My twins just turned four and they are starting to ask tougher questions.  For example, a couple of days ago my daughter inquired about the little boy pictured on the weekly store circular (next to the words, “Have you seen me?”).  A few weeks ago my son asked why there was a man standing on the freeway off ramp (holding a sign that read, “Homeless, please help”).

When my kids first started asking questions about the world I made up my mind that I would always answer honestly.  It is, I thought, better to help your children learn to navigate the realities of the world head on, rather than to lie or over-simplify.  My wife is on the same page.  However, this new line of questioning has me wondering to what extent I should open my children’s minds to the harsher realities of the world.  Do four-year-olds really need to grapple with the concepts of missing children and homelessness?

So far, I have chosen to stick with the plan and answer their questions plainly.  My answers have been succinct, but to the point.  I explained to my daughter that the boy was missing, his parents are looking for him, and they put his picture on the circular in case we might have seen him.  She was concerned and expressed that we should look for him.  I said, “That’s exactly right, they want us to watch for him when we go places, with the hopes that we might see him and let them know.”  I told my son that some people don’t have a home like we do, that some folk aren’t as fortunate as we are, and that we should be grateful for what we have.  My wife and I have taught the kids about gratitude, so circling back to that seemed to help him understand it.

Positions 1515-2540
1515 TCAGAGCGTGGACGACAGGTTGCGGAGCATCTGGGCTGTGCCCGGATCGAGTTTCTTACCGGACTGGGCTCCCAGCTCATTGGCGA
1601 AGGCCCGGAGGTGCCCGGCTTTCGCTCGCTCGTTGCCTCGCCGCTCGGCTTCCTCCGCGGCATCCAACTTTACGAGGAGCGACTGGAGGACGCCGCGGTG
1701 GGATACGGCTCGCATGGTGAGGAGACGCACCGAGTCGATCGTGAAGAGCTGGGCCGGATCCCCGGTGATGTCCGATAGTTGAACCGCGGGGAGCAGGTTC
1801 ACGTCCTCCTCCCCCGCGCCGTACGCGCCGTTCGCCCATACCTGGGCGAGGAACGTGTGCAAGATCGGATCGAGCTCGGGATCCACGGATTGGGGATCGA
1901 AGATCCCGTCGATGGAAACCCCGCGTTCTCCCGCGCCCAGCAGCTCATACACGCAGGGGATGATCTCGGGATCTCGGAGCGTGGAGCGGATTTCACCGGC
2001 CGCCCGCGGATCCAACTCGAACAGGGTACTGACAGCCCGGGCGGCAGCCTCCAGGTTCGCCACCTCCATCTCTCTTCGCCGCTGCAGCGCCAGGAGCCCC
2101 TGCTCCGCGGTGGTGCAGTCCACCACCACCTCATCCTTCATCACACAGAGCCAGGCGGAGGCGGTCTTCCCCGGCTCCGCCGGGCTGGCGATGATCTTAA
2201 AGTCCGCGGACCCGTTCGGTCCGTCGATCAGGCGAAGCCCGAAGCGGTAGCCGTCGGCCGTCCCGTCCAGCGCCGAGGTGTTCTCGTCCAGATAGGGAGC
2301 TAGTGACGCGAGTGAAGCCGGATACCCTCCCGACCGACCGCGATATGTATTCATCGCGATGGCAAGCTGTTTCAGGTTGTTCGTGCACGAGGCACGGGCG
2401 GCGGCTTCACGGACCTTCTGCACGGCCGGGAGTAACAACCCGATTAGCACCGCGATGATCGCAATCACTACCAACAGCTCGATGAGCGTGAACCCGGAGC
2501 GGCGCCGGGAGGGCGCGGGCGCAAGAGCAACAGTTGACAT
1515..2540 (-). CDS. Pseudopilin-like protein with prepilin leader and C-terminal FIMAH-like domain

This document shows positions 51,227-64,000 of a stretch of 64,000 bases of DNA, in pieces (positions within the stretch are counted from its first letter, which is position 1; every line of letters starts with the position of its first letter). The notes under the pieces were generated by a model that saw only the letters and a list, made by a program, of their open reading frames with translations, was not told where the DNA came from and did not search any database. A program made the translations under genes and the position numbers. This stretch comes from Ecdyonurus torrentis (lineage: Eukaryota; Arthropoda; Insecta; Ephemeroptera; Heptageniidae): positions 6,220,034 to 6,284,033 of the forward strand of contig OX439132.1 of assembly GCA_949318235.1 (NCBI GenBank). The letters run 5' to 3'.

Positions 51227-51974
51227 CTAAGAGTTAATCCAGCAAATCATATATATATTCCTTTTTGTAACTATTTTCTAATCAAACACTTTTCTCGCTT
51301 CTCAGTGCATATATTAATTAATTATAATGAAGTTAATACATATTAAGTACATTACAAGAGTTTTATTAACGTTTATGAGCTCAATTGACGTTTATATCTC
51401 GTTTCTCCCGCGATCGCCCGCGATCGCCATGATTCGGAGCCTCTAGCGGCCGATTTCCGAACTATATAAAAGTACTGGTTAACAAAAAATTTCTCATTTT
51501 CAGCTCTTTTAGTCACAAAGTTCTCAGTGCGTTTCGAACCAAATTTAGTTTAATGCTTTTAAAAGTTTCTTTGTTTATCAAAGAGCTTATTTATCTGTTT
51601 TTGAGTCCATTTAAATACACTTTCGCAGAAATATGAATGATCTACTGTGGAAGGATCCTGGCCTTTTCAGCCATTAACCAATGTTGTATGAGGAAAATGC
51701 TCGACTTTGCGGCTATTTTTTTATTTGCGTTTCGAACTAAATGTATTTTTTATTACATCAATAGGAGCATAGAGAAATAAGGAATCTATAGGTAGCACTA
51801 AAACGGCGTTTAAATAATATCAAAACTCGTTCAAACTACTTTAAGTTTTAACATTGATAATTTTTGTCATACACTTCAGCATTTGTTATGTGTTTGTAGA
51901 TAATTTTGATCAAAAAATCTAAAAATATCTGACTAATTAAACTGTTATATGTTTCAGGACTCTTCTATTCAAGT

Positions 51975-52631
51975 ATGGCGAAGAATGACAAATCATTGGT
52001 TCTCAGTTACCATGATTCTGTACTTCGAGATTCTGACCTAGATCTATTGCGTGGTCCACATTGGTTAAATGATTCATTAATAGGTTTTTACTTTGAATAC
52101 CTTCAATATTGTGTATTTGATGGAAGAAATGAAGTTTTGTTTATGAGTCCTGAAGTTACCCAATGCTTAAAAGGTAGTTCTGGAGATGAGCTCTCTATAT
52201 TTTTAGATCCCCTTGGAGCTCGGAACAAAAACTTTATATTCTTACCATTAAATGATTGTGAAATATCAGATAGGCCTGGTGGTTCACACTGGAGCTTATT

I know that these questions are just the tip of the iceberg.  The questions about death and where babies come from are inevitable.  I am interested in hearing from you.  How do/did you address the tough questions with your children?  Have you tried to protect your children from the harsher realities of the word?  If so, how have you gone about responding to their tougher questions?  If you answer head on, have you had success in framing answers in a certain way that help them comprehend matters?